Summary of Recent Naval Operations and Department of Defense Reports Related to Information Assurance
The Committee on Information Assurance for Network-Centric Naval Forces was provided an overview briefing on a number of information assurance studies conducted for the Department of the Navy in recent years.1 Below is a summary of the most recent revelant reports.2
REPORTS PUBLISHED IN 2007
Overview of Data in NCDOC’s Prometheus Database
Authors: C.A. Davis and B. Behrens
Abstract: This document catalogs the data that the Navy Cyber Defense Operations Command (NCDOC) currently collects for use in intrusion detection and forensic analysis. The report provides background material for future reference. It documents the source of the data and how they are collected, processed, and ultimately stored in the NCDOC “Prometheus” database.
Operationalizing Information Assurance into Computer Network Defense
Authors: S.W. Young and C.A. Davis
Abstract: The Department of Defense defines the computer network defense
(CND) mission as “actions taken to protect, monitor, analyze, detect, and respond to unauthorized activity within DOD information systems and computer networks.” In support of this mission, the Naval Network Warfare Command (NETWARCOM) has drafted a CND concept of operations (CONOPS). The CONOPS lays out a six-step process for CND. As the Navy’s CND service provider, the Navy Cyber Defense Operations Command (NCDOC) implements the CND process on Navy-owned networks through its own operational processes and supporting technologies.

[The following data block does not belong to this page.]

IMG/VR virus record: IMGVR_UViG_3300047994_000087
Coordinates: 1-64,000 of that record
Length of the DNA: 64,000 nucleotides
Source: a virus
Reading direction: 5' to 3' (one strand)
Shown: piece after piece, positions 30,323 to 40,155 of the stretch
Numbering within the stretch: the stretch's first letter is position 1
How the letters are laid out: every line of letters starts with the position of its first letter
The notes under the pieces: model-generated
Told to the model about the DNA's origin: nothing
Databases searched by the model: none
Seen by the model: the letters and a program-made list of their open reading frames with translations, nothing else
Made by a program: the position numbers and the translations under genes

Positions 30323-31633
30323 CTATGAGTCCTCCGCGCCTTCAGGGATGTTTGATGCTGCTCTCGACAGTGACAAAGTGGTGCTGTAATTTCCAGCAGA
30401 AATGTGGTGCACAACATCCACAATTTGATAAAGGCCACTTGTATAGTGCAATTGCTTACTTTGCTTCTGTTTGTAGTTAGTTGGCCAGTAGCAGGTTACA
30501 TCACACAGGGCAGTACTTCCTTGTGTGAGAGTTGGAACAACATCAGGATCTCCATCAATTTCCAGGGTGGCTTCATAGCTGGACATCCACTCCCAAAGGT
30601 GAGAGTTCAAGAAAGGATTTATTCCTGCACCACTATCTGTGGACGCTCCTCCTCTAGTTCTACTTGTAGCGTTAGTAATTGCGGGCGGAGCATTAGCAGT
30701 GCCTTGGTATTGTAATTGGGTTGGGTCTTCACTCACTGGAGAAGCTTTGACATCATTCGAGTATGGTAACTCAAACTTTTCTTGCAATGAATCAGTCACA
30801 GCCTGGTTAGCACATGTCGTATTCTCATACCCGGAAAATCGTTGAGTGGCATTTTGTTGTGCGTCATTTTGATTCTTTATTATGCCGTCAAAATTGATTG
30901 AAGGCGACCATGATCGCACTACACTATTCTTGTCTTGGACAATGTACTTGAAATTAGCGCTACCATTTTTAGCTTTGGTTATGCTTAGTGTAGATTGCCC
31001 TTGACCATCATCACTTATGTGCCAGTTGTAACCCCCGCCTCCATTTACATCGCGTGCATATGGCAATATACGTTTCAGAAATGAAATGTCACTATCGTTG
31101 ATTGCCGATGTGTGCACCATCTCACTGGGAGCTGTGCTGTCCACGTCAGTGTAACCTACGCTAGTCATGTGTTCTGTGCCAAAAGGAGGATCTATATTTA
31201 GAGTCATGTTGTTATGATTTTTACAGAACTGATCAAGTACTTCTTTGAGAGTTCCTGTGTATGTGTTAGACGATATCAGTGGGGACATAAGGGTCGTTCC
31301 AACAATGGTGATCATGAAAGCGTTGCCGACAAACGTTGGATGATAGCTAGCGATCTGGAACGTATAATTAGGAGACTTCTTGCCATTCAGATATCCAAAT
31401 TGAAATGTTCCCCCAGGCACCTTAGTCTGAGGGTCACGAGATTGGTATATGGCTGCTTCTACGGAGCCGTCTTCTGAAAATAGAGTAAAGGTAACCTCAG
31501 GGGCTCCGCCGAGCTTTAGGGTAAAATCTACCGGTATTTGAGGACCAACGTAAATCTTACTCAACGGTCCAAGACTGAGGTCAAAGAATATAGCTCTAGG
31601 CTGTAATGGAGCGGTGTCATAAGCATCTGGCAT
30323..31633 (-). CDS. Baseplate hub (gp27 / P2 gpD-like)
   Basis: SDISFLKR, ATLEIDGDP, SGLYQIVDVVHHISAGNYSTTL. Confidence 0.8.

Security Information Management for Enclave Networks
Author: R. McQuaid
Abstract: The Air Force enterprise contains networks that are bandwidth-limited, intermittently attached, and/or internally constrained enclaves. These constrained network environments will not support commercial security information management (SIM) feeds and sensors. Recent threat activities have highlighted the need for an information assurance solution that provides consistent SIM-centric monitoring for these enclave networks. This research will improve current SIM deployments within the Air Force by addressing limitations in commercial products. It will influence commercial SIM vendors and the Air Force SIM strategy. By providing IA monitoring to networks that cannot benefit from a centralized SIM, this research will extend the power of SIM technology to the edge of the Air Force enterprise.
Authors: P. Chase and D. Beck